Thursday, July 26, 2012

The 2011/12 Update to the All-Time Best Managers Versus the m£XIR Model

I am way behind in cross posting my material to my own blog, so this update is nearly two weeks in coming.  Over at the Transfer Price Index blog I posted an update to the all-time manager over and under performance versus the m£XIR model that integrates the managers' performances during the 2011/12 season.  In addition to an overall ranking I also provide the first post-Abramovich ranking to study to identify who's out performed the model in the "financial doping era" of the league.

Some of the biggest changes from the 2010/11 ranking include:

  • Kenny Dalglish falls out of the elite Top 10% of managers with last year's performance at Liverpool.  His record is actually to financial expectations if his pre-Abramovich record is excluded and only his Liverpool-era management statistics are used.
  • Roberto Mancini's championship with Manchester City earned him enough points to move him into the top three managers of all time.  In the post-Abramovich era he ranks fourth overall.
  • Claudio Ranieri's single season with Chelsea in the post-Abramovich era is good enough to give him the top overall spot of all managers who have overseen at least 38 matches since the 2003/04 season.
  • Arsene Wenger is worth an average of 18 points a season to Arsenal in the post-Abramovich era, and last season he outperformed the m£XIR model by 14 points.
Click on the link above to read even more, and find out where every manager who has at least 38 matches to their record sits in the history of the Premier League.  

Thursday, July 5, 2012

On Forbes: Why Arsenal Should Give Robin Van Persie the Divorce That He Wants

It's been a trying 24 hours for me as an Arsenal fan.  The inevitable has happened - RVP is leaving the club.  The statistician and economist in me knows this was inevitable, and that RVP will likely never have another run of form like he did the last season and a half.  The romantic in me wants to believe the opposite, and the fan in me is angered that yet again we have lost our premier player for the second year running.  There can't be any other conclusion that our club's aspirations are much lower than they were in the past.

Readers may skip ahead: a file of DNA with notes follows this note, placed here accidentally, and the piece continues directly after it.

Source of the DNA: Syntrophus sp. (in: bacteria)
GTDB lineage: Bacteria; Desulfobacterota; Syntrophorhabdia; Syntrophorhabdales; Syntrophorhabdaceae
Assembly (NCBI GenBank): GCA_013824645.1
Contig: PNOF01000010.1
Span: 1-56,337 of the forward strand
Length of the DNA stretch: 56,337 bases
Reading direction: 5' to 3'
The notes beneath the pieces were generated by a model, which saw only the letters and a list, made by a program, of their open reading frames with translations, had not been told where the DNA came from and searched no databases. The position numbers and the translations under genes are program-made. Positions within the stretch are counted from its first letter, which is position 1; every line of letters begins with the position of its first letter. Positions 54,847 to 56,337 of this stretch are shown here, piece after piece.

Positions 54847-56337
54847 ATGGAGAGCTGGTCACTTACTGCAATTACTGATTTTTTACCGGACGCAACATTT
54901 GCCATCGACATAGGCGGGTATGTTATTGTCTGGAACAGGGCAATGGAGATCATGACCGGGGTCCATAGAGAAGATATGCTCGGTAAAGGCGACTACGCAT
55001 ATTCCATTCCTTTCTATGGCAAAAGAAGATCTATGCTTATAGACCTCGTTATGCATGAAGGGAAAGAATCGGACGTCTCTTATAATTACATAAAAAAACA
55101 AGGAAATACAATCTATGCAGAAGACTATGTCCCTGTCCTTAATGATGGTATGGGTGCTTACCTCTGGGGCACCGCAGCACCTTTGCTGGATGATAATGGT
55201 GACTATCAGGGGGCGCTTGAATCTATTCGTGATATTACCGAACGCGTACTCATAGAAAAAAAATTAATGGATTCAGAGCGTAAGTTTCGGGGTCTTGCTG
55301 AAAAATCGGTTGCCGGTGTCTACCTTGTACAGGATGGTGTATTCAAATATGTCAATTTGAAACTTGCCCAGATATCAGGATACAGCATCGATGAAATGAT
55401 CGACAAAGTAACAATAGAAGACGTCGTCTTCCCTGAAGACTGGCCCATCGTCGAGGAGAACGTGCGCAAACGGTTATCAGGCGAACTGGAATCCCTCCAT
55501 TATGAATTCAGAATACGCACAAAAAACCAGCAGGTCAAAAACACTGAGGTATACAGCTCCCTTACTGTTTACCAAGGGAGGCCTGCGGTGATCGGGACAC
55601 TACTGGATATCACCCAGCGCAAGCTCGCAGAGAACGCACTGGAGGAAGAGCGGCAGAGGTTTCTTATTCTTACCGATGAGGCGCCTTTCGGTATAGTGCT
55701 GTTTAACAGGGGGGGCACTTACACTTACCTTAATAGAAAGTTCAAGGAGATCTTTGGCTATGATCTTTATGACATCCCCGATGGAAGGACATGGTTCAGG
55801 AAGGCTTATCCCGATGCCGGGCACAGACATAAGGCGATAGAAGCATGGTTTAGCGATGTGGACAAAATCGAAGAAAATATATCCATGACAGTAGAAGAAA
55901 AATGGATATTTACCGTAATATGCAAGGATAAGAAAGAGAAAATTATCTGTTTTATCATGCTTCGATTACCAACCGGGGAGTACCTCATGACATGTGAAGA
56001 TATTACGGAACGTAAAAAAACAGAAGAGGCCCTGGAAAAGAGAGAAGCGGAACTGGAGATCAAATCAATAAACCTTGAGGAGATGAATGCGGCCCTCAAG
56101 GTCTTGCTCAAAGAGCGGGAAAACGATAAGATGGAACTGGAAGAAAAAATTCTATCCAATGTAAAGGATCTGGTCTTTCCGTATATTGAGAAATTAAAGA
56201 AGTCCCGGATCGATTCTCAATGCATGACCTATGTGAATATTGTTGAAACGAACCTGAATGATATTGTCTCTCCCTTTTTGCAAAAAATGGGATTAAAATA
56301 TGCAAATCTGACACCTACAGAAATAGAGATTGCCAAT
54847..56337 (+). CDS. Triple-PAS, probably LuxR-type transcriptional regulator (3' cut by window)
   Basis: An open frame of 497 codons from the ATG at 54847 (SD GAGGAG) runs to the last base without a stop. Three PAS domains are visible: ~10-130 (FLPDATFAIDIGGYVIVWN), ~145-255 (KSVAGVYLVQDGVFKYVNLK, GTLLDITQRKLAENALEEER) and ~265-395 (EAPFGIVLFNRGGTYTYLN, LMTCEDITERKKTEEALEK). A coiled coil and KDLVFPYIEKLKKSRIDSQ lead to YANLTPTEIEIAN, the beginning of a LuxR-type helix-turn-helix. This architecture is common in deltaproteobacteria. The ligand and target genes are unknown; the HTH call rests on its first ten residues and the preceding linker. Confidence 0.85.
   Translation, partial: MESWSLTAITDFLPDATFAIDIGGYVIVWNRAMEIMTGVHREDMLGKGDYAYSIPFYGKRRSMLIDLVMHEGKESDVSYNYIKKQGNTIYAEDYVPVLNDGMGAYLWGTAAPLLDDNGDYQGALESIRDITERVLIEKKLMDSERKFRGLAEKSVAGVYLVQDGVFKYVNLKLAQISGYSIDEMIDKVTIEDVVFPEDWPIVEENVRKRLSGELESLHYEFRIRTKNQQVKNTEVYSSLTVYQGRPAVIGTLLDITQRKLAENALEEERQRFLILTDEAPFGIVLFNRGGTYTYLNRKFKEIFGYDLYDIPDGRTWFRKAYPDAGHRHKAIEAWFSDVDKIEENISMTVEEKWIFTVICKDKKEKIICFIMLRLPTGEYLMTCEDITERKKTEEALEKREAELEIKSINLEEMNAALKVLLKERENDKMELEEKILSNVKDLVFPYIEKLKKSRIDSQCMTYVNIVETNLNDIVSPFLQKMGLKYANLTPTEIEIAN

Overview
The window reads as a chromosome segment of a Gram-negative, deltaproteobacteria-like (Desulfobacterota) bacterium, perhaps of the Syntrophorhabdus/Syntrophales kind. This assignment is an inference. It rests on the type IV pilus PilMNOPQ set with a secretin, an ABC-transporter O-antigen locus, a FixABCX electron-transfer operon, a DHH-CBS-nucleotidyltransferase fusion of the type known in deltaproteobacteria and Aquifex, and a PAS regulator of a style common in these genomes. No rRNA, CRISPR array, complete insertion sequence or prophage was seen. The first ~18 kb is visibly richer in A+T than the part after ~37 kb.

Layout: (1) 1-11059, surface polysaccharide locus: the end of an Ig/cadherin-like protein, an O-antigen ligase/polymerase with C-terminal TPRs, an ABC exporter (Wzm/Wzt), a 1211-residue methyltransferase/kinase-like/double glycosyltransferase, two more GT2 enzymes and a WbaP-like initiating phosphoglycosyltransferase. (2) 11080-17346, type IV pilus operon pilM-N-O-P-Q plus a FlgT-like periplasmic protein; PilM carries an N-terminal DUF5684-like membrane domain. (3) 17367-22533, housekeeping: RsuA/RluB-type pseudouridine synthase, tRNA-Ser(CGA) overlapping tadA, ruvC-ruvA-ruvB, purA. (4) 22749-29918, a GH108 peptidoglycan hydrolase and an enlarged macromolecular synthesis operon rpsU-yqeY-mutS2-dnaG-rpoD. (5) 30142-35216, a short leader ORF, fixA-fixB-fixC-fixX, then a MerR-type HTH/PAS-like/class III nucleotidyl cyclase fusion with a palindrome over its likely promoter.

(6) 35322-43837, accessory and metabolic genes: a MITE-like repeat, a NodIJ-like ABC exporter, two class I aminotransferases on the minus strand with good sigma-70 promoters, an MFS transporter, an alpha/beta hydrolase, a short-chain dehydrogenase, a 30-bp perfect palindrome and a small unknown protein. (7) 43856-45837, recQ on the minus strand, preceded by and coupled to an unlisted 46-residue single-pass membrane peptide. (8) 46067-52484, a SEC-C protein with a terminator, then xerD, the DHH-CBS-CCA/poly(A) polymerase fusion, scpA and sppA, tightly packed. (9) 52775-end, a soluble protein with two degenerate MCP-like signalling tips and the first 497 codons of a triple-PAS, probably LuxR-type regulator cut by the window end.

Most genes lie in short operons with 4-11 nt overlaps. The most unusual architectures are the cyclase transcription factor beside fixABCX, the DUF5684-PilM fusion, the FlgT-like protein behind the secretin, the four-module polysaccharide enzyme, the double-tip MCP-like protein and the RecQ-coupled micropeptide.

As a way of coping I penned a two page analysis of why Arsenal should look to sell RVP this summer rather than hold on to him another year and have him leave on a free.  He's toxic goods around the club right now when it comes to player and coach relationships, and he still has nearly £20M in transfer value to be realized.  Arsenal need to think logically during these tumultuous times.  The only logical conclusion is to sell him now rather than hold out romantic hope for some sort of reconciliation.


Wednesday, July 4, 2012

On Forbes: Why Villas-Boas Will Be Under More Pressure at Spurs Than Chelsea

My latest post is up at Forbes, and it looks at why Andre Villas-Boas is likely under greater pressure at Tottenham Hotspur than he was at Chelsea.  Everyone knows how much Roman Abramovich expects of his high-priced teams and thus their managers, but at least he pays for the talent to meet such expectations.  The challenge for Villas-Boas is that Tottenham clearly has expectations of regularly qualifying for the Champions League, yet tries to skimp by on a budget that makes realizing that goal much more difficult.  Read the story to understand just how little they spend, and how it compares to AVB's and his successor's performance at Chelsea.